I translated all the things I heard at church about God into words I could understand, and I translated all the things I believed about God into words people at the church could understand. I metaphorized. I improvised. I bent. I crammed myself into the small spaces allowed for me in the liturgy, in between pews, under the altar. My guru reminded me that I was in a cage of my own making, that the door was open and always had been open, but I was stubborn, and I closed the lid, hard. He talked with me through the cage, but I didn't listen. I tried to become the person I thought God needed me to be so God would stay with me, so God would choose me, so God wouldn't leave. Deep down I believed I was nothing without him.

I couldn't stand being around God at church, but when we were alone, things were still good. I was sure the version of God I loved was the real God. I was like the wife who convinces herself she's the only one who truly knows her husband. All that other stuff--the drinking, the sleeping around, the bravado, the lies--that's not who he is. That's who other people think he is, but they don't understand him because they can't really see him. They mistake him for the jerks he spends time with. They don't know what he's like when it's just the two of us, when he's sweet and kind and loving. They don't hear him tell me I'm the only one who understands him, that I can never leave or he won't survive, that it's the two of us against the world.

I decided I needed to learn more about God so I could speak with authority when I reminded people who God really was. I enrolled in a doctoral program in theology. Reading all the things people had written about God was intoxicating, like reading self-help books that promise you can make your man love you forever in five easy steps. God could be anything I wanted God to be, these theologians reminded me, all I needed to do was change the way I looked at God. I was sure I could make God into the God I believed God to be.

I corrected God's sexist language, deconstructed God's racist jokes, showed God how homophobia was problematic, pointed out places in the world that needed attention, and God didn't seem to mind. I convinced myself God liked changing, that God would do anything to stay with me because God loved me. Pretty soon God was doing all the right things, saying all the sweet words I'd been longing to hear. Changing God felt good, empowering, but then, all of a sudden, it was terrifying because when I looked at God, all I could see was what I had projected onto him. I realized I was turning God into someone God wasn't, someone God couldn't be.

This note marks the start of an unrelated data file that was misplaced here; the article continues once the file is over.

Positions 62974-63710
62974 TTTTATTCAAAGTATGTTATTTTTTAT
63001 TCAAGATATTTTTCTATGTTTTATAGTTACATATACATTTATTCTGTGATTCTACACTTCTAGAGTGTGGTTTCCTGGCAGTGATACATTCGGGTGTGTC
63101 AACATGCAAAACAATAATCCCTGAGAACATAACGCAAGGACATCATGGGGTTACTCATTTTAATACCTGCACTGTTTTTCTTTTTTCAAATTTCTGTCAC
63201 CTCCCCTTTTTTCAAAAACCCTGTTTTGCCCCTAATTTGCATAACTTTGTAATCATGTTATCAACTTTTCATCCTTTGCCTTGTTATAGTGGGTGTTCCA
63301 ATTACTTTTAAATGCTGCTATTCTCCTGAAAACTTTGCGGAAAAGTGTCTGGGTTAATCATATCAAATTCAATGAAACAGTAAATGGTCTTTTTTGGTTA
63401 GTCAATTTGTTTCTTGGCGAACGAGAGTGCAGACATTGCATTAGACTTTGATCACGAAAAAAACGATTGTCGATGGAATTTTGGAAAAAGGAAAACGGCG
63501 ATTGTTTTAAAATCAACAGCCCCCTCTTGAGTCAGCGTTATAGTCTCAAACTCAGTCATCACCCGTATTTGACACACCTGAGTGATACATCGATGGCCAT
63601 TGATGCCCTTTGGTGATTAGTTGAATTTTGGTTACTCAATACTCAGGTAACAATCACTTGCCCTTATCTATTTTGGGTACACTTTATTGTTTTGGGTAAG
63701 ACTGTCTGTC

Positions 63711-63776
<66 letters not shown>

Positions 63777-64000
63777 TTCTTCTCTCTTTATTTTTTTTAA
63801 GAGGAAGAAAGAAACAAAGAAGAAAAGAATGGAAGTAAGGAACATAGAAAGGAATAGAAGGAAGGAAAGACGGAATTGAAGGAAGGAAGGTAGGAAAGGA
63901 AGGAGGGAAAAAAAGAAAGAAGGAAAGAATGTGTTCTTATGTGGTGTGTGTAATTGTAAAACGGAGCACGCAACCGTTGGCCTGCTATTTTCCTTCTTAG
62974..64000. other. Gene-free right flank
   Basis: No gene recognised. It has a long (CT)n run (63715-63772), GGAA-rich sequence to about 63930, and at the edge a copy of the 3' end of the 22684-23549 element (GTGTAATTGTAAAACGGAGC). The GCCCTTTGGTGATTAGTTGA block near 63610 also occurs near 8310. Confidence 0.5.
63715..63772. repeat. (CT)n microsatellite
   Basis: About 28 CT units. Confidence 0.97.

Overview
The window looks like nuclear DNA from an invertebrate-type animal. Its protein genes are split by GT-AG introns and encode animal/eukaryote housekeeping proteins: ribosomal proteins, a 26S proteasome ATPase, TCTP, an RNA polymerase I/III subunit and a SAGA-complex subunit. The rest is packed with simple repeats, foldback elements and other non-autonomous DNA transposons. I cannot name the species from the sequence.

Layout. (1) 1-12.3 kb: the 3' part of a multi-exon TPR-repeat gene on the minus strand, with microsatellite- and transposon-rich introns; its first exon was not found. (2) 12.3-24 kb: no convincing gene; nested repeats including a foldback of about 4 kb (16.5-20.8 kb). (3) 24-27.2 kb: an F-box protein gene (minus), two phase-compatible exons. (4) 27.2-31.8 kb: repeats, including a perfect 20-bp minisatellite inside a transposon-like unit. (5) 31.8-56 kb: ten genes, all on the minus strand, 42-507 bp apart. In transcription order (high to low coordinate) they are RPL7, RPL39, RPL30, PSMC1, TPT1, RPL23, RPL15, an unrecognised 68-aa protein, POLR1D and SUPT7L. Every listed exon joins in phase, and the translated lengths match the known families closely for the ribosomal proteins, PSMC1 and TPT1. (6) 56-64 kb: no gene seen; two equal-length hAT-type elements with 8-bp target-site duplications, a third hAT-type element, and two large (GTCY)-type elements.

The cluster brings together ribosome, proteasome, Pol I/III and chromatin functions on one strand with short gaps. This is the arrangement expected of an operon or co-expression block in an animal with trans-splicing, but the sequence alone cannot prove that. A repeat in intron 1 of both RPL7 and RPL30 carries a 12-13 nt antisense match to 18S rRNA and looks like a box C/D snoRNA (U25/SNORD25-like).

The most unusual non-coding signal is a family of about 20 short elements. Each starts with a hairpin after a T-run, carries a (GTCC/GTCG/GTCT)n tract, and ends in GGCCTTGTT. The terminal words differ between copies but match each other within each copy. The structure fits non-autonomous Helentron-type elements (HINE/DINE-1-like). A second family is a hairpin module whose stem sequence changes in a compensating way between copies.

I quit the ordination process. I left the church. I mumbled something about people changing, about needing different things, about needing to be apart in order to be together someday, about needing to reclaim ourselves as individuals so we didn't die on the inside or end up hating and resenting each other. I wanted God to stop me from leaving. I wanted God to promise things would be different. I wanted God to beg me to come back. But God didn't say a word.

So I broke up with God. I wasn't gentle. It's not me, I said. It's you.

For a long time I didn't tell anyone it was over between God and me, not my friends, not my parents, not my professors at school, not myself. I told people I stopped trying to be a priest because the church was sexist and inflexible, but the truth was I stopped trying to be a priest because I fell out of love, maybe with God, maybe with myself. "How's your relationship with God?" people asked. "Great," I lied. "We're doing great."

I went back to the places I used to go with God, trying to get that feeling back, trying to remember what being in love felt like, but it was like visiting "It's a Small World" at Disneyland when you're an adult: The magic's gone, and all you can see is racism and dirty water and poorly made dolls spinning around and around, going nowhere. I tried to remember what I felt when things were good between us--all those feelings of belonging, of being chosen--but I couldn't feel it anymore.

People kept asking me to lead prayers, to say grace before family meals, to officiate at their weddings, to preach at their churches, and I did, but I didn't bring God with me to these events. All I could talk about was love, the mystery of it.

When you break up with someone, it doesn't mean that person ceases to exist. You bump into each other around town. You see your love with other people, and it makes you jealous, makes you consider getting back together, makes you wonder if you made a mistake when you called it quits. That's what makes breaking up so hard. The version of God I used to love is still out there in the world, hanging around in churches, showing up in people's prayers and hearts and imaginations, playing important roles in the stories we like to tell, saving some and condemning others. But I know he's not the right God for me. I try to remember that.